Louis Auguste Blanqui  

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Louis Auguste Blanqui (8 February 1805 – 1 January 1881) was a French socialist and political activist, notable for his revolutionary theory of Blanquism.


Blanqui's uncompromising radicalism, and his determination to enforce it by violence, brought him into conflict with every French government during his lifetime, and as a consequence, he spent half of his life in prison. Besides his innumerable contributions to journalism, he published a work entitled, L'Eternité par les astres (1872), where he espoused his views concerning eternal return. After his death his writings on economic and social questions were collected under the title of Critique sociale (1885).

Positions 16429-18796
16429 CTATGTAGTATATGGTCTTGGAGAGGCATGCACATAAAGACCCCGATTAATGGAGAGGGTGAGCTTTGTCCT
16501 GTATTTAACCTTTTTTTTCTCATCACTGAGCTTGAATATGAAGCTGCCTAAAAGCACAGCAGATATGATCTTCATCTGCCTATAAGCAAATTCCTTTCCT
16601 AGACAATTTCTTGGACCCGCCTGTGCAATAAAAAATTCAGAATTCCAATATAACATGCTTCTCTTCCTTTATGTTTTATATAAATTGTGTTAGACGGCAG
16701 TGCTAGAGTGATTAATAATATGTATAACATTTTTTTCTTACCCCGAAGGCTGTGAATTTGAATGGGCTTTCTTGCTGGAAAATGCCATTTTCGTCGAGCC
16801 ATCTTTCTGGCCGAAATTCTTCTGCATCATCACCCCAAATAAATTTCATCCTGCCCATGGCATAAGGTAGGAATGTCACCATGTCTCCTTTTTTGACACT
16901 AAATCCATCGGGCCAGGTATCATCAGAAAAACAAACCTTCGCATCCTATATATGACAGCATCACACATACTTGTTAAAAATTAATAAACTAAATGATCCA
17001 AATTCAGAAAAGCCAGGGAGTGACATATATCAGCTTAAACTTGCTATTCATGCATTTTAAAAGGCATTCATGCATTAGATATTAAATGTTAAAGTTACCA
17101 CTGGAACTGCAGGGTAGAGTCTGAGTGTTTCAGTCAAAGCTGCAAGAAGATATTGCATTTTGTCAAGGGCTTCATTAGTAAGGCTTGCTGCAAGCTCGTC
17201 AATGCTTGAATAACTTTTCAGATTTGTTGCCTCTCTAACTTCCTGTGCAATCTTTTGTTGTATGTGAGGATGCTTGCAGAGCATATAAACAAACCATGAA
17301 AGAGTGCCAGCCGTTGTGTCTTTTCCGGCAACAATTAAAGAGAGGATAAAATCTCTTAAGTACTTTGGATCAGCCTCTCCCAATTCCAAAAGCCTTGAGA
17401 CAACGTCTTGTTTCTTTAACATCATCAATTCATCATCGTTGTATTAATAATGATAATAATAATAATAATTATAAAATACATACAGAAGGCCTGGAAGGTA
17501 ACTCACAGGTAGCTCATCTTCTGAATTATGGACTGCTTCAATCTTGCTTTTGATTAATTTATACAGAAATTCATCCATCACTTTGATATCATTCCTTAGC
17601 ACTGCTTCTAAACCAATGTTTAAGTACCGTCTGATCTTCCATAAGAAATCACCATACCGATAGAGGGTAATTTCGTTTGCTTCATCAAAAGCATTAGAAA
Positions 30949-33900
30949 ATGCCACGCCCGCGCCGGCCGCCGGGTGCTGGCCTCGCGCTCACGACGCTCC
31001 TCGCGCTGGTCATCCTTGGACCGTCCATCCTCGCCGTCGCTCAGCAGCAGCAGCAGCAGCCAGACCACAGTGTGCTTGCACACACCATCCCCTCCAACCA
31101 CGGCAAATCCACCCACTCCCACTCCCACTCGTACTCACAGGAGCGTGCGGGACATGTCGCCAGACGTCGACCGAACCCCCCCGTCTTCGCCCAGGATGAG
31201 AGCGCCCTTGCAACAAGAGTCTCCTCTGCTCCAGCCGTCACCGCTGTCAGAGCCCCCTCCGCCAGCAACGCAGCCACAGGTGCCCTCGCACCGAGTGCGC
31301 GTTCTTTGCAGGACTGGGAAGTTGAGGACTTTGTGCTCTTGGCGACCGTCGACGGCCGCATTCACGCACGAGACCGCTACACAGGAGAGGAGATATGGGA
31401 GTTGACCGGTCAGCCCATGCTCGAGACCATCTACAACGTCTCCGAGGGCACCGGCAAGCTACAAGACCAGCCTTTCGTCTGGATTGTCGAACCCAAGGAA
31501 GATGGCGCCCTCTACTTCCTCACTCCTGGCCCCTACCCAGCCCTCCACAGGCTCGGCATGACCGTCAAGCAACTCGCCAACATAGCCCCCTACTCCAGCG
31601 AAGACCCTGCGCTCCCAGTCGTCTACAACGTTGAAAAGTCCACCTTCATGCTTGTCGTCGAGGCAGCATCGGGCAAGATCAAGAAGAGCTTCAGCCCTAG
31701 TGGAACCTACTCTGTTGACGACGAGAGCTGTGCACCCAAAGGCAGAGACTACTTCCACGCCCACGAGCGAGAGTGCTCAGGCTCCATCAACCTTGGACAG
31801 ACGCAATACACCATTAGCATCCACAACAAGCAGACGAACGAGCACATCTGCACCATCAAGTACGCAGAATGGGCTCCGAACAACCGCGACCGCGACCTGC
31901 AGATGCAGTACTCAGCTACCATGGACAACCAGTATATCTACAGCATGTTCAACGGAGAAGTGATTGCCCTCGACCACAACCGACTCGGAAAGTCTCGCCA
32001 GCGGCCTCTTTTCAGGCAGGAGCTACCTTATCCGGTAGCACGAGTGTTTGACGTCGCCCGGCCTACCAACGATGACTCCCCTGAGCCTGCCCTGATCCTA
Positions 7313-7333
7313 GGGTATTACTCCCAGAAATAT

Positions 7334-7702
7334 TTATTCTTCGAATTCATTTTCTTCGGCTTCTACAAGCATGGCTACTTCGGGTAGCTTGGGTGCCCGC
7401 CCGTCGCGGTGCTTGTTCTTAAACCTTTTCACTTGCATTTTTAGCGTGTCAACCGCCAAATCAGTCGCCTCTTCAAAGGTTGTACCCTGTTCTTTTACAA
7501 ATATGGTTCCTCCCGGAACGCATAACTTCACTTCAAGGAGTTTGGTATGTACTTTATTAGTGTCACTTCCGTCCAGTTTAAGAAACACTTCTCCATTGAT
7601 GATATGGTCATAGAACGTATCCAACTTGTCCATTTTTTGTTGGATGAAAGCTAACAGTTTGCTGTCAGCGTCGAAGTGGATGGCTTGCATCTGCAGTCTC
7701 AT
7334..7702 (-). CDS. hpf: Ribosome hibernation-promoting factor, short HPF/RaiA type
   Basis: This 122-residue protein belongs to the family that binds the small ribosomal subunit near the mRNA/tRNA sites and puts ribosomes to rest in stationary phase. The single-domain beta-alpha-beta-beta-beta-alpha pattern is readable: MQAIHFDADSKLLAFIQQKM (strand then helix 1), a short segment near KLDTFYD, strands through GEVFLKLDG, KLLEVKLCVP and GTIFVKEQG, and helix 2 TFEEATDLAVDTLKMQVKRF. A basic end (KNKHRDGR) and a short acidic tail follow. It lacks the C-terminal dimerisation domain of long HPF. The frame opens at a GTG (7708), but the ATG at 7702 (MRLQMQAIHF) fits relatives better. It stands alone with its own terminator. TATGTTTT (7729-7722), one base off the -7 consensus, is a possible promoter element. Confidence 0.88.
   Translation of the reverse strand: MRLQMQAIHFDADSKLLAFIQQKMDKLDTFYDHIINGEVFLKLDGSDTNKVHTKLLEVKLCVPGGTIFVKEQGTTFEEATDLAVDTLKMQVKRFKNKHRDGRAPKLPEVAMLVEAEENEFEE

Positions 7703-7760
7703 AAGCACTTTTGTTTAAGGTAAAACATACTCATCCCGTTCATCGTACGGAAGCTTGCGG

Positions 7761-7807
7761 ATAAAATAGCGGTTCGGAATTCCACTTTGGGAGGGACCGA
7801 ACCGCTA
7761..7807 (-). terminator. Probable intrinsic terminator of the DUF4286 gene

The Italian fascist newspaper Il Popolo d'Italia, founded and edited by Benito Mussolini, had a quotation by Blanqui on its mast: Chi ha del ferro ha del pane ("He who has iron, has bread").

Blanqui's political activism and his book L'Eternité par les astres were commented on by Walter Benjamin in his Arcades Project and are referred to in the novel The Secret Knowledge by Andrew Crumey.

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